Juniper Research has just published its second edition of findings on smart wearable devices and their findings may astonish you - they claim that by the year 2018, sales of smart wearable devices, which include both smartwatches and head devices, will hit $19 billion! This comes right on the heels of a Berg Insight report from last week that predicted that shipments of wearable technology would reach 64 million units in 2017.
Those are some hefty numbers to be throwing around, but they both make sense, and they both seem to agree with each other. Technology is ripe for the wearable industry to take off, and more and more manufacturers are fueling the fires as they begin to release their first or second-generation wearable watches or smartwatch as they are called. Peebles has been selling their smartwatch since early this year; Sony has a smartwatch out and most recently Samsung released its Galaxy Gear smartwatch and sales are brisk considering its $300 price tag and the fact it currently only works with the new Galaxy Note 3. Senior Analyst at Berg Insight, Johan Svanberg, says:
A perfect storm of innovation within low power wireless connectivity, sensor technology, big data, cloud services, voice user interfaces and mobile computing power is coming together and paves the way for connected wearable technology.
The technology and miniaturization are making these devices possible and have already passed by the long awaited, "Dick Tracy 2-Way Wrist Radios" that many people dreamed about as kids. We are talking about "smart wearable devices" here and that would also include Google's Glass, a wearable head device similar to glasses. Google has been testing the device all year and constantly making improvements and by the time they go on sales to the general public, sometime in 2014, they are looking to be quite piece of techno gadgetry. The word is that Google plans on selling Glass at or slightly above their manufacturing costs, estimated to be about $300 - $350...if that does indeed happen, Google may be selling them as fast as they can manufacturer them. The real money for Google will be in, what else, but the advertising fees it will reap from the information that Google will gather from the Glass users, or Glassholes as they are called, and sell to companies.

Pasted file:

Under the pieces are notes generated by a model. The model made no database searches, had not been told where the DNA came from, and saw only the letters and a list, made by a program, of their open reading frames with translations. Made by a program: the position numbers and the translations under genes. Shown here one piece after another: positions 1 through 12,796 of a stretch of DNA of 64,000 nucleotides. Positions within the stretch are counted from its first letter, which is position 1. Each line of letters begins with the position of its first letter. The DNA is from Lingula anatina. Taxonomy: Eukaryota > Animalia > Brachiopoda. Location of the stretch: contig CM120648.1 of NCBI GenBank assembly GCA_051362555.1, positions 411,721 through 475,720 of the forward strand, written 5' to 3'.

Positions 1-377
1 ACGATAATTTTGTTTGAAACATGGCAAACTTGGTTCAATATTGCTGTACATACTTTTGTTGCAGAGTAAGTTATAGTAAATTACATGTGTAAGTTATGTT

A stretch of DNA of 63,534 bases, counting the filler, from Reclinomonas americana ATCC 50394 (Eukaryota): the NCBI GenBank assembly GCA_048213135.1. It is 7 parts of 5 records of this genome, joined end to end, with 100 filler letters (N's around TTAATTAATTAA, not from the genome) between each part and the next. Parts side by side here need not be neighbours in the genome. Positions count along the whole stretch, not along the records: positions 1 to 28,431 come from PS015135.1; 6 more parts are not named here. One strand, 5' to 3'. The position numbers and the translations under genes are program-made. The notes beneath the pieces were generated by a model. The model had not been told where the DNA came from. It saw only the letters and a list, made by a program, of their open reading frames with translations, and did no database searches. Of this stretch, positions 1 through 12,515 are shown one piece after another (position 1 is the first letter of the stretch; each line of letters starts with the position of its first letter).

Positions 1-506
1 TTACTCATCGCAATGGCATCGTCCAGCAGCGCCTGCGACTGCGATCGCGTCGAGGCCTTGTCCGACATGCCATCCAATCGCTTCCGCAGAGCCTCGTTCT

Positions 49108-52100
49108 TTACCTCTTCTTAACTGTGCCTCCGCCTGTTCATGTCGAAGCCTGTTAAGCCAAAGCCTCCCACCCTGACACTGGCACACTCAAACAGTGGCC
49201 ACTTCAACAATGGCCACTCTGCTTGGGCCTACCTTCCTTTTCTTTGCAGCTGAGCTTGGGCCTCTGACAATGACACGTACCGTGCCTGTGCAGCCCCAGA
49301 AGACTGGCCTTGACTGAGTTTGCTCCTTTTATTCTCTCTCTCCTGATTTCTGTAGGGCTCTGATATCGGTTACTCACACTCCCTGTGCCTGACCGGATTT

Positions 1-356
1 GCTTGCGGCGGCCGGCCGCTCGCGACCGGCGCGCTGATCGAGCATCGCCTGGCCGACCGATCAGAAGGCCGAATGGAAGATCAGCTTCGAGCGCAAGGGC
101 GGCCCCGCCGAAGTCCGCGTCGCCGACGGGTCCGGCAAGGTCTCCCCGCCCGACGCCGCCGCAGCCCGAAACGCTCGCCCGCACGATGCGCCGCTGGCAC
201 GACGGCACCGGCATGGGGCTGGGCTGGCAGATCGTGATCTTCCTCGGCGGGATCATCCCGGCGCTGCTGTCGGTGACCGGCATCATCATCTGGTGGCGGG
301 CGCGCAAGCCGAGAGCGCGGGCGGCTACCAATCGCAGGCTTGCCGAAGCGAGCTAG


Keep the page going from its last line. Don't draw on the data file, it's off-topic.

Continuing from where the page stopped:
But Google's Glass may have far reaching implications in everyday uses - such as firemen using them while on the job at a fire and can report back live images and pictures for fire investigators. The Medical field will also have many practical applications, such as a surgeon or attending nurse, wearing Glass during an operation that would allow students to view the procedure on a big screen in another room, or a specialist could be on the receiving end, offering his or her expertise to the attending physician. There could be untold military applications for Glass as special ops could send back visual images to the commanding officers' allowing them to make a more intelligent decision on their next move.
The smart wearable market is going to grow at a rapid rate - according to Berg Insight:
Sales of smart glasses, smart watches and wearable fitness trackers reached 8.3 million units worldwide in 2012, up from 3.1 million devices in the previous year. Growing at a compound annual growth rate of 50.6 percent, total shipments of wearable technology devices are expected to reach 64.0 million units in 2017.
Like it or not the smart wearable device invasion has already begun and there appears to be no-way to stop it, and companies like Google, Samsung, Sony, etc. that invest in their expertise now, should reap big rewards in the near future. Are you excited about the new techno wearable devices and do you see one in your future. Let us know in the comments of on Google+.